Here's hoping that in years to come we'll look back and see that this wasn't really a death, but the necessary change that led them into the forefront of local web-based news. I'm hopeful I can still log in every morning and catch the local news, sports, and weather. The fear is that Hearst will use their national connections and turn the P-I into a space for national entertainment gossip, fashion news, and all that other stuff people want in spite of its utter worthlessness. But perhaps they will be wiser, and continue to connect us all with important local happenings.

In the meantime, thanks, P-I, for delivering all the great content over the years, thanks for the years of paychecks that filtered into my family, thanks for being a local icon. And cheers to a great future.

Sunday, March 15, 2009

Ready for some Global Warming

I was up at 6:00. It was still dark outside. Took my shower, made the coffee, ironed my shirt. Stepped outside to grab a couple logs for the wood stove, just to warm up the house for my honey.

"What's that stuff on the firewood," I asked myself. Looked closer. Snow. Looked up. Snow falling. Big, thick, heavy flakes, falling from the dark sky. Looked across the yard. Already 1/2 inch and collecting. What?

Woke up Olivia, had some breakfast. Now the sun is rising and the sky is growing lighter. I can see across the bay into the far trees. Snow is falling hard.

Phone call to the worship leader, to see if he can make it in. I drive Olivia and myself up to the church in the Jeep. We wait around, and wait around, and the phone starts to ring with people saying they can't make it in.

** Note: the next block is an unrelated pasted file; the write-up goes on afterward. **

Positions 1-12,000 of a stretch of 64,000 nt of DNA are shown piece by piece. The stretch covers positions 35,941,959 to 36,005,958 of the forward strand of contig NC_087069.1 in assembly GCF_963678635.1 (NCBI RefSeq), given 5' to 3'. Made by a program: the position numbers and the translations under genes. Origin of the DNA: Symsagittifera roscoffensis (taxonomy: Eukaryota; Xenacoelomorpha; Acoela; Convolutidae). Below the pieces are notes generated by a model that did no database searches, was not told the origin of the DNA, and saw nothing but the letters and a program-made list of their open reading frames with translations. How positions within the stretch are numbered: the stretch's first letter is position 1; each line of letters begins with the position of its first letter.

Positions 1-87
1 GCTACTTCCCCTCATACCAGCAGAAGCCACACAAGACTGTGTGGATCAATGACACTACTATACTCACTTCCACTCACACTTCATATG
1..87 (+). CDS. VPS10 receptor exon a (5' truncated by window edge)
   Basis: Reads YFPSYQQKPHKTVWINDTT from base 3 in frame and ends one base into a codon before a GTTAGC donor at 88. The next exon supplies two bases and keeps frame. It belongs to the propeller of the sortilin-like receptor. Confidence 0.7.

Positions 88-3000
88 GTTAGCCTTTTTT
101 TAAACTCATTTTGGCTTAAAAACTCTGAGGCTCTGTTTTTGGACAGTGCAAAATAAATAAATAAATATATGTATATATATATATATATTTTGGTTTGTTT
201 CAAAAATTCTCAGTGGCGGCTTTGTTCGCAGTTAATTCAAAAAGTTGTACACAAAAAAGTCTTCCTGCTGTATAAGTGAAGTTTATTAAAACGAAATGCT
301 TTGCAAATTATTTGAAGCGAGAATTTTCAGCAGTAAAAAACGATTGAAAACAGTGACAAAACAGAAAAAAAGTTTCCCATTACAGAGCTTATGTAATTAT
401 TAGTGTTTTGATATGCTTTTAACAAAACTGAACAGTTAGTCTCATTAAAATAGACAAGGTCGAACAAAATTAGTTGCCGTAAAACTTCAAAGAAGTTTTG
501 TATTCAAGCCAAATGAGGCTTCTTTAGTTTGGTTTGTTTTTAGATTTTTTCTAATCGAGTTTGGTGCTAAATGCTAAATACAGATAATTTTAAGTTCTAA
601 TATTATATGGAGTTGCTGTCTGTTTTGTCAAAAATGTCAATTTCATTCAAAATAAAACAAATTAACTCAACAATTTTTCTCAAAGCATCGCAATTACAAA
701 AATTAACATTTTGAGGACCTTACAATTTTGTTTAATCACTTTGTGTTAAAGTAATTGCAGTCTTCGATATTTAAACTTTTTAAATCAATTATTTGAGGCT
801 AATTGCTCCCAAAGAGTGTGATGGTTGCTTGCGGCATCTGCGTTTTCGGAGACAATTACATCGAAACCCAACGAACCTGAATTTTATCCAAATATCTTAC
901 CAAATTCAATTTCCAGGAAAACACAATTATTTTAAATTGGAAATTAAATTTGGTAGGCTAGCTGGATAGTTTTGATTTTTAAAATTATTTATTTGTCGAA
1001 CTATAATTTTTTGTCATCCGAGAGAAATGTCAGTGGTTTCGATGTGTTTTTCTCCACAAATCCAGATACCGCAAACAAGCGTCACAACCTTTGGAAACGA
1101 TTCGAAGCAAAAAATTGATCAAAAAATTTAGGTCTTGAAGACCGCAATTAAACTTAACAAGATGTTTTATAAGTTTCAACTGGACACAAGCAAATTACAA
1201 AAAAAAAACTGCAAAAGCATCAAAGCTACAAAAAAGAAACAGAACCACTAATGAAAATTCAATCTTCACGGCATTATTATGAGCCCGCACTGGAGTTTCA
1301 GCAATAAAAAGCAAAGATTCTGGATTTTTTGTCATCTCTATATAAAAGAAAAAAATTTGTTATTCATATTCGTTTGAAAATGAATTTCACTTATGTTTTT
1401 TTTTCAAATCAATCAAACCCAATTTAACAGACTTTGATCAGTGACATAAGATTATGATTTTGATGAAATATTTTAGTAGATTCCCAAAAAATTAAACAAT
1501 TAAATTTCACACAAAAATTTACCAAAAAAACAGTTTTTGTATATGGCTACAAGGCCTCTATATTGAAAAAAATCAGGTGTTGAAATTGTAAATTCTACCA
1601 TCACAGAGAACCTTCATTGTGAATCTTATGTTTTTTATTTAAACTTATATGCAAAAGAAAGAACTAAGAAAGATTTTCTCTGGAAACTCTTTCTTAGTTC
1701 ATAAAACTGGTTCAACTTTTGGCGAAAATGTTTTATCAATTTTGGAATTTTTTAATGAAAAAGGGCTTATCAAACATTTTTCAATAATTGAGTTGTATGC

Eventually, we have a good inch+, the trees are coated in white, the parking lot is deep in slush, and about 1/2 our normal attendance has shown up.

By the time our worship celebration is over, the snow has turned to rain. Heavy, thick, pouring rain. And the wind is blowing. Everybody heads home to hunker down for the afternoon. We remain at the church with another couple, cleaning and closing things up. Then the lights go out.

Lock the doors, head down the hill to our house. The power is out there, as well. So it's off to town to get lunch and some coffee, plus some wifi so I can watch the afternoon shuttle launch.

I hear the power is back on, so we'll be heading home soon. But. . .snow, wind, rain, power outages. Aren't those a couple of the scrolls the unrolled in Revelation? I think the end of the world is upon us.

Saturday, March 14, 2009

Living the High Life

As a local clergyman, I was invited to the open house at the new St. Anthony's Hospital in Gig Harbor last night. I wasn't sure what to expect, but thought there may be a few dignitaries, some light refreshments, and a tour of the building.

It was all that and more.